Are there such things as good reboots on client servers?

820 pts.
Cisco Routers
Cisco switches
Client server software
Open IT Forum
IBM has claimed that they have invested billions on their mainframe platform to reduce the need for reboots. EMC and Cisco appear to be doing the same for RAID storage and routers and switches respectively. Yet on client servers reboots are treated as commonplace events. How can both practices co-exists in the same industry. Is there anything good to say about a reboot other than it seems to resolve problems that should have never been allowed to happen in the first place. Are these such things as good reboots?

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It is a lot easier for IBM, EMC and Cisco to reduce the number of needed reboots. They own the hardware and the software so they’ve got total control. With client and server OSs (Windows, *nix, etc) the hardware is built by several companies and the software is built by one or more companies. Because of this coupling there are sadly going to be bugs which may require reboots to fix.

The OS vendors have gotten a lot better about the need for these reboots, with the exception being when patches are applied which need to update files which are in use. It is common for Windows servers to run for months without a reboot (unless a patch is deployed). *nix servers can easily stay online for months or years between reboots.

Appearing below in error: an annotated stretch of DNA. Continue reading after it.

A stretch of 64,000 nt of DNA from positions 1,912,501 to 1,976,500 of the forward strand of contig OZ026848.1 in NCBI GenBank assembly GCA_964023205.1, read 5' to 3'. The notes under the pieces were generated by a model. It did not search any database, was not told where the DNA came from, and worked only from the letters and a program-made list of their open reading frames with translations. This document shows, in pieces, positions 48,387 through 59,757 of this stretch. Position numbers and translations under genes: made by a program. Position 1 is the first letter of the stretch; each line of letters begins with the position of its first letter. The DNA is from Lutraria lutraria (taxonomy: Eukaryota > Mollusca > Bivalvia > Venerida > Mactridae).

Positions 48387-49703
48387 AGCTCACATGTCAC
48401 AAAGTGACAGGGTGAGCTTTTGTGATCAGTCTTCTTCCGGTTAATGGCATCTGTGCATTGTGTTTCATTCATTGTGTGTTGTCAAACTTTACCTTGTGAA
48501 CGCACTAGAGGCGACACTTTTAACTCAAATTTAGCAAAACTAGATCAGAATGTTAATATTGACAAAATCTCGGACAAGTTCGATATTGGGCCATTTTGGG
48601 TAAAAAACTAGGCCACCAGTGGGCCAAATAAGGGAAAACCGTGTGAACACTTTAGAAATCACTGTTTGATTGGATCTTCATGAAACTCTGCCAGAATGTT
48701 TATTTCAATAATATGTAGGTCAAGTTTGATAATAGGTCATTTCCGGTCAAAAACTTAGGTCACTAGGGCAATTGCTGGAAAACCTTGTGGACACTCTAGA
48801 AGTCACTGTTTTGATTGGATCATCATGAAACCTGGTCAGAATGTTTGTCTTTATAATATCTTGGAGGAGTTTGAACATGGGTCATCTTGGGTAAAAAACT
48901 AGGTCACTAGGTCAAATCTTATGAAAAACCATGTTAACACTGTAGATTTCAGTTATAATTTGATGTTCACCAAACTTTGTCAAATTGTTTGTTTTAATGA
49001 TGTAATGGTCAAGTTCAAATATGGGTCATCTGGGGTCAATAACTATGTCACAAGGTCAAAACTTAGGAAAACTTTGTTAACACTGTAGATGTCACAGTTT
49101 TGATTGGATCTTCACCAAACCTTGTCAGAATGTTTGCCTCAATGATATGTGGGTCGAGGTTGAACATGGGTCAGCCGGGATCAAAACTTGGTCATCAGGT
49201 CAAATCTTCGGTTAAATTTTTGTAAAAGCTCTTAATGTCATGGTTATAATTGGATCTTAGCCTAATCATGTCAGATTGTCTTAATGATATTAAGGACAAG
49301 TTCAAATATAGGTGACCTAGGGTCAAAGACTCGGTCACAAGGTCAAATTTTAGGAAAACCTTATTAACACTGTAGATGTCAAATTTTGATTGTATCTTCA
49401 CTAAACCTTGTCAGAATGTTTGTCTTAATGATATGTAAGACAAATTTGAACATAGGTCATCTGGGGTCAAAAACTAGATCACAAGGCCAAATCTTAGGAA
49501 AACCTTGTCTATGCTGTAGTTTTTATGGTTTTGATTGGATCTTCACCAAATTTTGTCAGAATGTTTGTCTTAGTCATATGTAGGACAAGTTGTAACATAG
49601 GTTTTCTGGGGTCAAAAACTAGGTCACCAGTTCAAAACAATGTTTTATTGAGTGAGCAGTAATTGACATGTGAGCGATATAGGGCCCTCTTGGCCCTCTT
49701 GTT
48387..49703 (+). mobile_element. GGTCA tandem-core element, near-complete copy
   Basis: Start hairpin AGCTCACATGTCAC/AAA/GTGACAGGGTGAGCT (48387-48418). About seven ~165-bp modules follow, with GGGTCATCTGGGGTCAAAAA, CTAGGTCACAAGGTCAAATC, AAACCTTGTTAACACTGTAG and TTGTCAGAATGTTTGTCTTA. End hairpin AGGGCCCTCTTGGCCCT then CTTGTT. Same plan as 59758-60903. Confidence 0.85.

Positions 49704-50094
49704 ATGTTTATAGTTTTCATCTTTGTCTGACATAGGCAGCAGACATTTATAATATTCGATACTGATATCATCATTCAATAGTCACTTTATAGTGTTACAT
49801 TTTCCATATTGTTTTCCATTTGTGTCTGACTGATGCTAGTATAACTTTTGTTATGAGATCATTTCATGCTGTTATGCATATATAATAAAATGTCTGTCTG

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  • Jim4522
    I am about to measure the reboots in a large number of major server sites, each having more than 5,000 machines (virtual or standalone) using my own agent which means I will not be dependent on any input from the management staff in these sites. I have asked each site to estimate how many reboots they think they average each month, and I am assuming, without telling them ahead of time, that their estimate will be understated by a factor of ten. That is if they say it is 1,000 I expect to see that it is 10,000 ot higher. I have been amazed how the reboot policies of these sites vary so widely with most managers taking the position that it doesn't really matter how many reboots they do "since they don't do any harm". A small handful of managers seem to understand that every reboot reflects an interruption of the corporate network system and therefore they exercise tighter control but even they don't seem to have any idea how many reboots are really being issued to their servers. In interviewing server managers I had at least four of these manager state that they reboot every server every week "because it makes the manager more comfortable and it seems to reduce future problem". I also found that many of these managers thought nothing of rebooting servers that appeared to be having undefined problems to see if that solved the problem, and I found maintenance people doing the same. If you consider that the reboot rate of these organizations will to a high degree represent the interruption level of the corporate network this caviler attitude is really surprising. I suspect when my measurements are passed to the CEO level of these corporations, who are the sponsors of this measurement, it will be received not as a measure of server reboots, or even a measure of the stability of the corporate network, but a measure of the competence of top IT management.
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